Jeff Probst explains why ‘Survivor’ just made a huge rules change

The Sandra Sit-Out Bench is about to have a lot more visitors. That’s because on this week’s episode of Survivor 45, the franchise unveiled a big rules change when it comes to challenges.

When Survivor first started in the summer of 2000, the show always had two challenges per episode — a reward challenge and an immunity challenge. And often one tribe might have more members than another, so in those cases the rule was that a tribe could not sit the same person out of both challenges in that one-episode cycle. However, over the years, reward challenges became the exception and not the rule, meaning the no-sitting-out-back-to-back challenges didn’t really make sense, because there was usually only one challenge per episode, and therefore players were allowed to sit out back-to-back immunity challenges.

Jeff Probst on ‘Survivor 45’.
Robert Voets/CBS

But as host Jeff Probst announced in episode 2 of Survivor 45 this week, that is no longer the case. For the first time ever, a tribe cannot sit out the same player in back-to-back immunity challenges. So what went into the change?

“In the early seasons of Survivor, there were always two challenges: a reward challenge and an immunity challenge,” Probst tells EW. “The sit-out rule was designed to force a critical decision, because if you sat out of the reward challenge, you were forced to compete in the immunity challenge. So it came down to strategy. If you really wanted to win [a] reward, you might sit out your weakest player, but if you did, that weak player would then have to run in the immunity challenge. And Tribal Council was always the reset, which meant it was a clean slate with the next challenge.”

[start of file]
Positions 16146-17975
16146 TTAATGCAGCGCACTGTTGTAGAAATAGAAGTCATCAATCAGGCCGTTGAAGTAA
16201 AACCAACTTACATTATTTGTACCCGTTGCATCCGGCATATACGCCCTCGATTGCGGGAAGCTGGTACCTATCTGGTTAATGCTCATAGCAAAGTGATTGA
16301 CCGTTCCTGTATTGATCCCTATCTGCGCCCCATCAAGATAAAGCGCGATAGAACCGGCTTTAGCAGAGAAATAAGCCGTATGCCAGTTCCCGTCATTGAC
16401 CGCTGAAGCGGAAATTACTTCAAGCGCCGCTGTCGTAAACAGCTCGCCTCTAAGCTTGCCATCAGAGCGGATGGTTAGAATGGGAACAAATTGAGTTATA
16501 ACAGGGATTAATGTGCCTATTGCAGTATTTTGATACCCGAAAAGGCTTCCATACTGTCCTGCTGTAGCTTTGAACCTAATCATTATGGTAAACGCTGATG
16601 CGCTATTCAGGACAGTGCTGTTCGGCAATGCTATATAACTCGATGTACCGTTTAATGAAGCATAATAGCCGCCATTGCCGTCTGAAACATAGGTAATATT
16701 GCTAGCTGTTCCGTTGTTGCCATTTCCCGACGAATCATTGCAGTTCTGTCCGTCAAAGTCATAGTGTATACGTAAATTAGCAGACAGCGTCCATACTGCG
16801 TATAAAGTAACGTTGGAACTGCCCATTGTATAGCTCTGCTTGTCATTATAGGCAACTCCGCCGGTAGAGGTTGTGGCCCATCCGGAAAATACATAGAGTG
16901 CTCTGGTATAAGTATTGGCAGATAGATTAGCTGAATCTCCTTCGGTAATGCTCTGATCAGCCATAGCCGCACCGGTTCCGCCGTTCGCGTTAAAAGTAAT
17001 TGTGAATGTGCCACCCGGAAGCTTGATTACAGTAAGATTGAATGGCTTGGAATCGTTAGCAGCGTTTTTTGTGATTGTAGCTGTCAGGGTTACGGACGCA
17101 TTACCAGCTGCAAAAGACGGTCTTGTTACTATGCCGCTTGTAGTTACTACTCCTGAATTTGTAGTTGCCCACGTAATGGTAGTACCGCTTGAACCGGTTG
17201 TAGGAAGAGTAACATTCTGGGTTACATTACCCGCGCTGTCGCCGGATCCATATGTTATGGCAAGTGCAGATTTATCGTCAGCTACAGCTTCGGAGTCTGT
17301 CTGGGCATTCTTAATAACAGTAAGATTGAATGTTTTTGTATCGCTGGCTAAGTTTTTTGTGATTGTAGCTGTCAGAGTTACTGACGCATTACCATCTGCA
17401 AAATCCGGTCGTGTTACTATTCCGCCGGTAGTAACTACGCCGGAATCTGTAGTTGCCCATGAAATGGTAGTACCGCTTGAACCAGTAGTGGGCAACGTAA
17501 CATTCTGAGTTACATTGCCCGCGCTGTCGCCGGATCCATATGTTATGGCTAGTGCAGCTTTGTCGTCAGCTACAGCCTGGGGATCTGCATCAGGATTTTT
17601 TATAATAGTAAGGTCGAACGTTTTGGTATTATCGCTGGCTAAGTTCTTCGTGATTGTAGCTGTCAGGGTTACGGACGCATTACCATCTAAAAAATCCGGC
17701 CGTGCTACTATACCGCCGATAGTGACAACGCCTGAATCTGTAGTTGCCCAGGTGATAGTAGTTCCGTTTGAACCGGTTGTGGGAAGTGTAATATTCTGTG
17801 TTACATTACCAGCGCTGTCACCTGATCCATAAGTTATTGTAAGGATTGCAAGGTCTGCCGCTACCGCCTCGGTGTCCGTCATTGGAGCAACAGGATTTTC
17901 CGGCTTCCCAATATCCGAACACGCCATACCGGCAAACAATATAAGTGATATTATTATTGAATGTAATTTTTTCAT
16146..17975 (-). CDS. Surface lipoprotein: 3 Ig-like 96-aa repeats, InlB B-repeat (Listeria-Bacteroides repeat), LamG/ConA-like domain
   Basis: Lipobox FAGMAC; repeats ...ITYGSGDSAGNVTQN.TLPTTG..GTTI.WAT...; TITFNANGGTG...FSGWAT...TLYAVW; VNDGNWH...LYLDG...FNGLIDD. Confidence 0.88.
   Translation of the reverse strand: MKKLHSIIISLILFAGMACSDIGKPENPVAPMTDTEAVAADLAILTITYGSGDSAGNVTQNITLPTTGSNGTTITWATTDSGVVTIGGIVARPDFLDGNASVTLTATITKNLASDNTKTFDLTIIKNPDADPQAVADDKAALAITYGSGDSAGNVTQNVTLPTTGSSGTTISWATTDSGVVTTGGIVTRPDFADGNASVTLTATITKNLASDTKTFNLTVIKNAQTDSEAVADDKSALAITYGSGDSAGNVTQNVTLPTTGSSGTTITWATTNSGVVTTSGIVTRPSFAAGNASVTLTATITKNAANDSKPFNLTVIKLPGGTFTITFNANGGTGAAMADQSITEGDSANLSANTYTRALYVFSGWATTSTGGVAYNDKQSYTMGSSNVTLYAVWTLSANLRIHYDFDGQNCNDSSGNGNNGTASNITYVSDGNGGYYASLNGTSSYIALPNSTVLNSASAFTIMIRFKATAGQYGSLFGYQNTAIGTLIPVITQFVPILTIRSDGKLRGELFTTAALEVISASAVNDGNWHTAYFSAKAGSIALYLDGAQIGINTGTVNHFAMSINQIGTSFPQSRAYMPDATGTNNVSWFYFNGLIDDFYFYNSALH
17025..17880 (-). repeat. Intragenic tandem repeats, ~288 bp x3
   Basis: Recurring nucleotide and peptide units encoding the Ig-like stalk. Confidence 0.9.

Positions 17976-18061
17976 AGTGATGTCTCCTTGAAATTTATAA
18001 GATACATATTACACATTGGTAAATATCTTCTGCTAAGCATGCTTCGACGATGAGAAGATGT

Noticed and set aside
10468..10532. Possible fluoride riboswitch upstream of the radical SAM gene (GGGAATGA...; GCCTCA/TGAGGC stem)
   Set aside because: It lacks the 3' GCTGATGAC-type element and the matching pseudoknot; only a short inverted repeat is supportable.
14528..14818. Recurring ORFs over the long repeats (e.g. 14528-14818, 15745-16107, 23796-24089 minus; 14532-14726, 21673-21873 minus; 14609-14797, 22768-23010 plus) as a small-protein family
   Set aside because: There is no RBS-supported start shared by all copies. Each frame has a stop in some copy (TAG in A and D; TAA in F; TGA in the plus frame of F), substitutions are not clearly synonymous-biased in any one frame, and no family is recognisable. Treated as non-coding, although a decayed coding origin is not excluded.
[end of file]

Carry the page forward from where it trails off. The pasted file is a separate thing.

Of course, that was then, and this is now. “In this new era, we often only have one combined reward/immunity challenge,” Probst says. “So tribes could sit someone out of the challenge, then Tribal served as a reset, and the next challenge they could sit the same person out again.” (Claire Rafson, anyone?)

Kendra McQuarrie on ‘Survivor 45’.
Robert Voets/CBS

For Probst, that has taken all the interesting decision-making elements away from the process. “There was no dilemma. It took us longer than we should to realize our old system was broken! In fact, I think it was a fan question on our podcast, On Fire, that made us aware! Either way, we’ve changed it and we’re back on track.”

Speaking of rules, with Emily Flippen giving her Shot in the Dark cube — which allows a player a one-in-six shot at immunity when played at Tribal Council — to Sabiyah Broderick, we could not help but wonder: Does that mean if Sabiyah keeps it, that she can play two Shots in the Dark? Each player is told before the season they can only play it once, but that is because they are only given one cube. If they procure another, does that mean they can play it twice?

“Yes, it does!” reveals Probst. So, yes: any player given a second Shot in the Dark cube indeed gets a second chance to play it. “And I am waiting for this to happen!” However, there is one important caveat: “You can still only play one Shot in The Dark at a Tribal, so you don’t get two shots at the same Tribal.”

While the point could become moot in this particular instance if Sabiyah gives the cube back to Emily — as she promised she would — it is still an interesting wrinkle in that Shots in the Dark can be traded like idols, advantages, or even Fire Tokens (R.I.P.) as active and powerful currency in the game. And now, like Probst, we’re just waiting for it to happen.

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